toward great so Lilia, saying it's okay to be in conflict. It's okay to disagree with each other and call that out. It's not okay to do it in a way that is hateful or to hate that person, because you disagree with them. Amazing. Anything else? Abby, you look like you have something wise to say. I was thinking about this. It wasn't mentioned. going to be talking about amazing. So Abby's noting that this verse, these two verses actually don't mention God until the very end when it just says I'm God. Right. And so the way that we honor God is by honoring each other. It's a little bit of what Daniel was saying as well. Okay, Frank. Say more. Seeking the correct word mazing. So Frank is noting that in labor law, which Frank knows a lot about, if any of you are interested, this ethos of we want to engage in corrective behavior, not punitive behavior is what's so important that anything that becomes punitive, doesn't stand in the labor court. Corrective Action is fine, right as good we want to be doing that reminds me of what we talked about every year around the holidays, that the word for sin aid is also used in archery for an arrow that goes off course, right. So the idea being that our actions are things that we're aiming towards an idea of holiness, like Daniel talked about, but sometimes we go off course. And so the recourse for that is to try again, to bring it back towards what you were aiming for. Amazing. Thank you all for your thoughts. If you have other ones, I'd love to hear them at kiddish. I want to note a couple of things about oh, we do we have another thought someone's pointing me towards someone else has something. Okay. Yes.

Yeah, that. It indicates to you that if you show love for others, you show love for yourself. And you, if you show love for yourself, you realize, maybe you're like, wait a second is more than love your neighbor. So you increase your love for the neighbor. And what happened is that it is essential. That is a vocalist. You know, both of the individual and therefore the community

life cycle. Yeah, so at least noting that when you when it says Love your neighbor as yourself, you have to oftentimes realize, I love myself more than I love you like I I'm, when it comes down to it, I'm going to take that corner piece of cake, unless it's your birthday in which I'm going to begrudgingly offer it to you, right. And so that helps us check in with like, oh, I guess I don't love my neighbor enough. So then we love our neighbor more. But then we're always going to look out for number one. So we're going to start loving ourselves a little more, and then it's going to catch up. Right? And so it's a way to actually increase the love in the world. I love that. Okay, so I want to make just like a couple sort of want to draw a few like little crystals out of this. The first is that both Rebbi Akiva and Rabhi and Hillel, they're talking about what seems like the same thing, but it's actually two different laws. One is don't do something hateful to someone else. Write one law is if it's bad for you, don't do it to them separately. Love them the way you love yourself. Those are not just two ways of framing the same thing. I think they're really teaching us two different things. The first one is teaching us to do no harm. Right? As Lilia said, to engage someone in a process of growth, to engage them in a process of corrective action, but not to do them something that would cause them any harm. No matter how forcefully you disagree with them, you cannot do something that will hurt another person emotionally, physically, spiritually, no matter what, right? That is a cloud Gadelha Torah, you can never cross a line in which you engage in hurtful behavior. The second commandment to love someone, the way that you love yourself is just as Ali was saying, to create the world that you want to live in for them. The ways that you want to be treated well go back and do that to them, too, to think about what matters most to you. But not just to do exactly that right? Loving, I gave a draft about love a few months ago, you have to figure out what makes someone else feel loved. So you have to think about the feelings that you experience as being loved. And then get to know that other person intimately enough to figure out how to make them feel that right, I talked about love languages, if your love language is gifts, but someone else isn't, you can't just give them gifts, because you would like them. That's loving yourself. You have to figure out what's going to make them feel loved. And then you have to do that for them, you have to create a world that gives them that environment. So as with any big event that happens in the United States in the world news, I'm finding it very hard to read these verses without thinking about the news that came out of the Supreme Court this week, that the Supreme Court stands poised to overrule, to reverse the ruling on Roe vs. Wade. And I'm finding it very hard to stomach the idea that they're gonna gut more than nearly half a century of basic rights. Like in a moment. And it's about pregnancy. But it's also about all sorts of other rights to privacy and self determination that are being taken away from us. And by us, I mean, yes, people who have the biological ability to give birth, but also an us who includes anyone who has been marginalized and oppressed, because that is what this is about, is taking away power from people who have slowly been gaining it. Right. And as Justice Alito wrote, like literally pushing us back to a time where those rights didn't exist for everyone. So last year, Rabbi, not last year, couple months ago, February, February. In the year 2042, BC, Rabbi Lizzi gave a draft about how abortion access and all medical access is a Jewish issue. And if you are curious about that reasoning, and about why, more than almost anything else, the Jewish community stands united and its commitment to ensuring abortion access for people, I encourage you to check out her Drash. That's not really what I'm talking about tonight, what I want to do is bring us to how these verses from our parsha help us respond to this moment. So these two commandments, to do no harm. And to actively create a world that loves other people. They're linked by proximity in the Torah, but they're also linked somatically in the ways that they teach us to interact with people who are hard to be with and easy to be with. I am very angry, and I am horrified. And I'm devastated. And I'm disgusted. Like, I'm so many feelings. And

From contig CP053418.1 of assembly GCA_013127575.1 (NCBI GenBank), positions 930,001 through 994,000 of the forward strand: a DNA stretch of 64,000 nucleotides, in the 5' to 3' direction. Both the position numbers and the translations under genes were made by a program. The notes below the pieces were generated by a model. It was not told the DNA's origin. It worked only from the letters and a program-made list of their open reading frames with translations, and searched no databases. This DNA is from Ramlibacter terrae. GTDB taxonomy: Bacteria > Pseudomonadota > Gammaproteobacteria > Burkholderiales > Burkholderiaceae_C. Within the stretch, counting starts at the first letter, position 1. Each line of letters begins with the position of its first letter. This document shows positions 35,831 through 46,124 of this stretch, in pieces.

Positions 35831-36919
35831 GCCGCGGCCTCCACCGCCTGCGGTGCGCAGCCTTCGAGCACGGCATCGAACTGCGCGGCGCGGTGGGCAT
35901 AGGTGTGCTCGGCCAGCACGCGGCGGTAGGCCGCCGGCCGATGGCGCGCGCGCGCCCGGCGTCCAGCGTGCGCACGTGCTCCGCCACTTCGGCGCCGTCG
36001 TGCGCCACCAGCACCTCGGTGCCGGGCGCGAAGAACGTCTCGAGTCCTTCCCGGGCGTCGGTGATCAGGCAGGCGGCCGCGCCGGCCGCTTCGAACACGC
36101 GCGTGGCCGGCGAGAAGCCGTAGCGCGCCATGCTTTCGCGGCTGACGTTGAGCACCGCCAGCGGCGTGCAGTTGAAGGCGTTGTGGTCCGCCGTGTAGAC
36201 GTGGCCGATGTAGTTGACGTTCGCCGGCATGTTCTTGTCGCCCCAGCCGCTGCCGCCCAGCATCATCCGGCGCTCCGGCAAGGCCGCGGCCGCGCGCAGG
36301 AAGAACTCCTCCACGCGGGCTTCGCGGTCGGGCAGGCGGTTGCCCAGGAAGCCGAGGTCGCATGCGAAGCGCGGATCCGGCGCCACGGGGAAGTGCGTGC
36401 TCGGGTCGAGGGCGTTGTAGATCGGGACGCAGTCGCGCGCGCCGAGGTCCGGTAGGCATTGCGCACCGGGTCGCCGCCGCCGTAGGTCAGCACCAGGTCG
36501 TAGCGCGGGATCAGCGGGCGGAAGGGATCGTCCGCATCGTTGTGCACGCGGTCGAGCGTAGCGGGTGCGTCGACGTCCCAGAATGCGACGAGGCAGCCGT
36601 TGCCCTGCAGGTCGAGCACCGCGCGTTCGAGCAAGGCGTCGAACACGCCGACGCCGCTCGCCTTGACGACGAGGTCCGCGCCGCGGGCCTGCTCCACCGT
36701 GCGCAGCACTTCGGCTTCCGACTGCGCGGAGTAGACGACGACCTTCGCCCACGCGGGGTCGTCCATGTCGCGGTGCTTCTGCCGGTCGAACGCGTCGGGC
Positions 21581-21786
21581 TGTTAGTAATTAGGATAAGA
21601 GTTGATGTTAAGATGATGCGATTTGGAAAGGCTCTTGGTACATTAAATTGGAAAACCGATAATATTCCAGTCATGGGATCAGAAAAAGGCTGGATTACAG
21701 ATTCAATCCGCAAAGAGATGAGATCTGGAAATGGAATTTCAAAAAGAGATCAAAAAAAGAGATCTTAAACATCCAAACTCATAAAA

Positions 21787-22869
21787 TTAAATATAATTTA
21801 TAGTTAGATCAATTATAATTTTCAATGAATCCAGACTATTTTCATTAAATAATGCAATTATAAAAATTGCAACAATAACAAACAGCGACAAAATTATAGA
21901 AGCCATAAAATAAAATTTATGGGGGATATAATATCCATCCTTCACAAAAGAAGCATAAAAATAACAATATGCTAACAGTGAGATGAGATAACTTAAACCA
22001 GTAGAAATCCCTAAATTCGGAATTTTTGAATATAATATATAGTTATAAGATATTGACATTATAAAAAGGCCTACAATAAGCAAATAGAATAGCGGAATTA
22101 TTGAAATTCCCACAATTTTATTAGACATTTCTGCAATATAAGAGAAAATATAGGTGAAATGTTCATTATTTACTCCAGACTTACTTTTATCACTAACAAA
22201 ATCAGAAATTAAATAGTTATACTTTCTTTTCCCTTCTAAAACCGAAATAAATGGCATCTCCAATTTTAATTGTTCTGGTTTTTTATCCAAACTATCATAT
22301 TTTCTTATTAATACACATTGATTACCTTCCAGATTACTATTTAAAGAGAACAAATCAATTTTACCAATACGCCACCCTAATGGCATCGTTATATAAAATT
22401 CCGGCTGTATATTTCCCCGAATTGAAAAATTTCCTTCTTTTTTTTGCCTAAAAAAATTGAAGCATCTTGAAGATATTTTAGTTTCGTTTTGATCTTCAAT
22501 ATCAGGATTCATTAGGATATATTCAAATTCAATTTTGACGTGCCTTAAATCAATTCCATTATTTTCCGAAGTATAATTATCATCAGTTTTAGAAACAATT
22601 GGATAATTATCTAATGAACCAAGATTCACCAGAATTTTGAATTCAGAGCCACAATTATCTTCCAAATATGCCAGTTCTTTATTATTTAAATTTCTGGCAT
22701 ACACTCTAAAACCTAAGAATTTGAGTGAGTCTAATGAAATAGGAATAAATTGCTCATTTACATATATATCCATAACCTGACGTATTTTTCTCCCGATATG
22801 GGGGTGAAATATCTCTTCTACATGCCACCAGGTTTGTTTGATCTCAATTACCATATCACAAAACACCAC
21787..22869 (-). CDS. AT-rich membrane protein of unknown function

I will admit, I have done more than a little bit of doom scrolling the last week. And I have found myself like angry chuckling at a couple of memes that say mean things about the people who are pushing for this change. But that is not as Daniel taught us earlier the way towards holiness. It is not what the Torah is asking of us. It might feel good to me in the moment, but it's not creating anything positive for me or anyone else. That's not the kind of holy action that our parsha is telling us when it says any other night be like me, be holy. So instead, I'm trying to put these verses into action together. I'm trying to find ways as Lilia said to call out hateful speech, not by returning it with hateful speech, but by saying how else can we have this conversation? That is hateful to me. You are causing me pain with the ways that you are talking and with the things that you are doing? Right the phrase whole whole half topia, you will surely rebuke the other person tells us that we cannot put our hands over our ears. We can't enter our own little bubble. We can't say to ourselves, Illinois protects abortion access. So actually, I don't need to be that worried and I'm going to just like poop It teaches us not to say something snarky or mean and return to something snarky or mean. It teaches us that taking revenge is not going to move anyone anywhere, emotionally, physically, spiritually, politically, legally. Revenge is not our answer here. mean spirited actions are not the kind of holy behavior that I want to engage in. What I am doing is pushing back on that hateful speech and also doing things that create more love in the world, like donating, donating to abortion access funds, and calling my local and federal politicians and saying, I want you to support greater legal access to this, I want you to support policies that will enact this into law so that it doesn't have to be a question. I'm donating to things like lactation consultants, and doulas and encouraging my elected officials to support paid parental leave for everybody, and to support greater access to fertility treatments. Because all of these things are the kind of loving world that makes parenting becoming a person who creates another human who welcomes another human into their life. These create the kind of world that is full of love, that I want to live in. And I don't know what someone else needs. But I do know that someone needs those things. These feel to me like actions of love, not just because they create a world of love that I want. But because I can think of people I know in this community and in my life, who need all of those things, who need diapers that they can't afford, who need access to fertility treatments that they can't afford, who need I know people who have children who need a good and loving home. And I know people who have welcomed children that need a good and loving home into theirs. These are the things that I do out of love because I love people who need them. And that in return increases my own love for myself, my community each other. We can build a world that supports all of these decisions, the ability of birthing people, and people who want to be parents to access that way to give of themselves right being a parent is an act of love. We can create a world that has more love that loves our fellow as ourself by making sure that that is possible, and that the person who makes the decision about that is the person who will be impacted by it. And then we can hope that they will also listen to the Torah and that they will do the same for us that they will also be building a world that supports our ability to make decisions about the kind of love that we create and give to others. Shabbat shalom. Shabbat shalom.